Campground Etiquette: It’s About Respect

Respect pinned on noticeboardLet’s face it. We’ve all be at a campground and had neighbors who just rubbed us the wrong way. Who knows, at one point maybe you’ve been the troublesome neighbor. Regardless it helps to be reminded of what the proper etiquette is when you’re sharing a space with others be it at a campground or hotel.

One of the biggest pet peeves amongst RVers is when other RVers litter the RV park. It’s a public space intended for everyone to enjoy, so why ruin it just because you don’t want to walk to the trash? If you happen to come across litter that isn’t yours pick it up. While it isn’t your mess, it helps to show you care and might even positively influence those around you to take initiative.

Another issue commonly reported at campgrounds is noise. While it’s your vacation and you certainly want to have a good time, it’s important to consider those who are around you. Not everyone enjoys being woken up at 3am by their neighbors, even if you’re having a good time. If your fun is at the expense of others, you’ll want to think again about how you’re acting. A smart rule of thumb is to quiet down around 11pm (although some campgrounds have their own times during which noise ordinances are enforced). You never know who has to get up early to hit the road or who might already have a hard time getting a good night’s rest. Staying up late is fine, but remember to keep the noise to a minimum.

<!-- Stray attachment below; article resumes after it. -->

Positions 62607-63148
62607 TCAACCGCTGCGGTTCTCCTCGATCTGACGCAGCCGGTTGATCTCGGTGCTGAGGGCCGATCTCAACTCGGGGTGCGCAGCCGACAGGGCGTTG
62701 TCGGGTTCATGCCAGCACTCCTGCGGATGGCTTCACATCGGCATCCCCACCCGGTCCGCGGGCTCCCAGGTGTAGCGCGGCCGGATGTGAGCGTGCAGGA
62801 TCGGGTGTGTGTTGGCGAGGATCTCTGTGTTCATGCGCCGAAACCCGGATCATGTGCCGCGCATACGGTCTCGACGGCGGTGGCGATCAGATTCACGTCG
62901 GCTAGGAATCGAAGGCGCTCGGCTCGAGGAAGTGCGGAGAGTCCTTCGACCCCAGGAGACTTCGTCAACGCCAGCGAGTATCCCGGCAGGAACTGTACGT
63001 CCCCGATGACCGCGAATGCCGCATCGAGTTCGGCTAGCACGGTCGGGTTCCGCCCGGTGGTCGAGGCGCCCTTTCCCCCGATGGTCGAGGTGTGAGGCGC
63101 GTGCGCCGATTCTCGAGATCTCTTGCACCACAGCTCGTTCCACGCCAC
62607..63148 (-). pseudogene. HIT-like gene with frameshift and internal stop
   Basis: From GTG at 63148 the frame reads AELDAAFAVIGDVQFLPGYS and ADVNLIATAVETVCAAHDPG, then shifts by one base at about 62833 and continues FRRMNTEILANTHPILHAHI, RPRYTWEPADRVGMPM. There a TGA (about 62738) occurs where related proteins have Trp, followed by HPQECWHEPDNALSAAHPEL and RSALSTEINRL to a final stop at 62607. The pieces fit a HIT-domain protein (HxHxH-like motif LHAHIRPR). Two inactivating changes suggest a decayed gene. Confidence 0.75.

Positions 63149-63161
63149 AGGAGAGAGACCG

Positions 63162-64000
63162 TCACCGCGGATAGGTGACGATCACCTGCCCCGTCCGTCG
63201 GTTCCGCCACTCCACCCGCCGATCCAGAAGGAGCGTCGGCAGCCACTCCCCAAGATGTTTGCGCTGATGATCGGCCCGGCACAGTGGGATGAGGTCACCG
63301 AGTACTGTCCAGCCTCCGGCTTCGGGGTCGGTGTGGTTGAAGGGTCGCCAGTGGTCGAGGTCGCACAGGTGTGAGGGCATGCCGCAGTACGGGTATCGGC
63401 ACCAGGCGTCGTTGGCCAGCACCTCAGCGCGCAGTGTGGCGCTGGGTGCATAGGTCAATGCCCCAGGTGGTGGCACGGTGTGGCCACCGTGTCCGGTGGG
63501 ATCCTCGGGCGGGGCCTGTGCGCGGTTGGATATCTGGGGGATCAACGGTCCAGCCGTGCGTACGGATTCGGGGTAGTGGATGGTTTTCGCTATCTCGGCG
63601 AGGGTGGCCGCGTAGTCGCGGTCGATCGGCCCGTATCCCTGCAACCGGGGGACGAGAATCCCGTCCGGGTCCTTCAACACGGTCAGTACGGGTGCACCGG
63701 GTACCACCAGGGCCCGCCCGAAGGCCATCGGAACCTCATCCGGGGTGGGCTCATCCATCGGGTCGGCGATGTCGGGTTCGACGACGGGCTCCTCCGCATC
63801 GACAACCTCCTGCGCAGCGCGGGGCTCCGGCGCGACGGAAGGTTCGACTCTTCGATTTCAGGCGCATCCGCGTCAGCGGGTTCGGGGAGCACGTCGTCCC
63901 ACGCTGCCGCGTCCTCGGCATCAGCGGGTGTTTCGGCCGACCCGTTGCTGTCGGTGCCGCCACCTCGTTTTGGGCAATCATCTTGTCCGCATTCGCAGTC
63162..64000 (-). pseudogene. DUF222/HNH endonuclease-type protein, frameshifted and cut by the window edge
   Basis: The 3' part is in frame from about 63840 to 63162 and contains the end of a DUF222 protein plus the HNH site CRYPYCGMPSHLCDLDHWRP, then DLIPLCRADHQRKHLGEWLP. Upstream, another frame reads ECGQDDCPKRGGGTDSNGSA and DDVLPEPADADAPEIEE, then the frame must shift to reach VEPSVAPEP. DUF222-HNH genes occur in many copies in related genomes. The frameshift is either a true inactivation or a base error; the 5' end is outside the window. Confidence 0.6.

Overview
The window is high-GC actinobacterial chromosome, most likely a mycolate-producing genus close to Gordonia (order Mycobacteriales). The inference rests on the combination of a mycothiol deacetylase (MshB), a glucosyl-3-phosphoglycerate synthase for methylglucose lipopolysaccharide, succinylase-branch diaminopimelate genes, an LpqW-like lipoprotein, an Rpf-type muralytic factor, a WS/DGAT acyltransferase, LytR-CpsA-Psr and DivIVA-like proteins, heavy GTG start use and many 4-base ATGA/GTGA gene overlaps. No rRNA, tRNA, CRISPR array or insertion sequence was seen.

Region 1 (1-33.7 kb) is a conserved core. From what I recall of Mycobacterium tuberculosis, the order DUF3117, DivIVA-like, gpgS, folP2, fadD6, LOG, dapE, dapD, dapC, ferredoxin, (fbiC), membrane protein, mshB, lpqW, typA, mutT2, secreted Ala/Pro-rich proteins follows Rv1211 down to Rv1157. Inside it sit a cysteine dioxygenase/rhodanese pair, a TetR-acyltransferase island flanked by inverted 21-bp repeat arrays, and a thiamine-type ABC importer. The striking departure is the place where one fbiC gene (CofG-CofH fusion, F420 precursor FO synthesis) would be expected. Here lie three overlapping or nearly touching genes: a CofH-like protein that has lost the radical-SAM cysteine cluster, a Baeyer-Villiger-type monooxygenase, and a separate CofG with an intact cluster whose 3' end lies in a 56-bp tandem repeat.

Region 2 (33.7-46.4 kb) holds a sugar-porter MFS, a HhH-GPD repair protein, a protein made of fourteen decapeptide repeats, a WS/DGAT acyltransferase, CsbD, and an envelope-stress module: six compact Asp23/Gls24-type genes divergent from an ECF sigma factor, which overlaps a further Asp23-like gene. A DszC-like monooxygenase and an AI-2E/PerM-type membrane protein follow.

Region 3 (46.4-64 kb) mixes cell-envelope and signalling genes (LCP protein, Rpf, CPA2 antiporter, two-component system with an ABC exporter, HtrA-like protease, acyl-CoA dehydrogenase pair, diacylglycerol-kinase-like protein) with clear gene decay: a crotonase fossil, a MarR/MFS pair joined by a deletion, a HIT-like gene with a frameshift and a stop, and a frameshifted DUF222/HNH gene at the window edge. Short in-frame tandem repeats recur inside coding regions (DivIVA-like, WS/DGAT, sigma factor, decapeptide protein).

Vacation is often times an excuse to let loose and have a good time. Regardless of where you choose to vacation be sure to respect those around you. Behaviors that might be commonplace at your home can sometimes be looked at as disrespectful by others. Certain habits like swearing, can be particularly disruptive to others around you, in particular those with young children. Keep your language less ‘colorful’ and remember to be cordial to those around you. It helps create a more family friendly environment.

Another issue commonly addressed at campgrounds is people leaving their lights on. Not only does leaving your lights waste energy, but it also can keep others awake. Turn your lights down at around the same time you begin to settle down. Your neighbors will thank you and you’ll be treating the earth better too.

When it comes to camping it’s important to remember the golden rule: treat others how you wish to be treated. Be the neighbor you would want, and if someone approaches you because something your doing is impacting their camping experience, respectfully acknowledge where they’re coming from and oblige if the request is reasonable. Remember, camping is for everyone. Be kind, have fun, and enjoy the good life!


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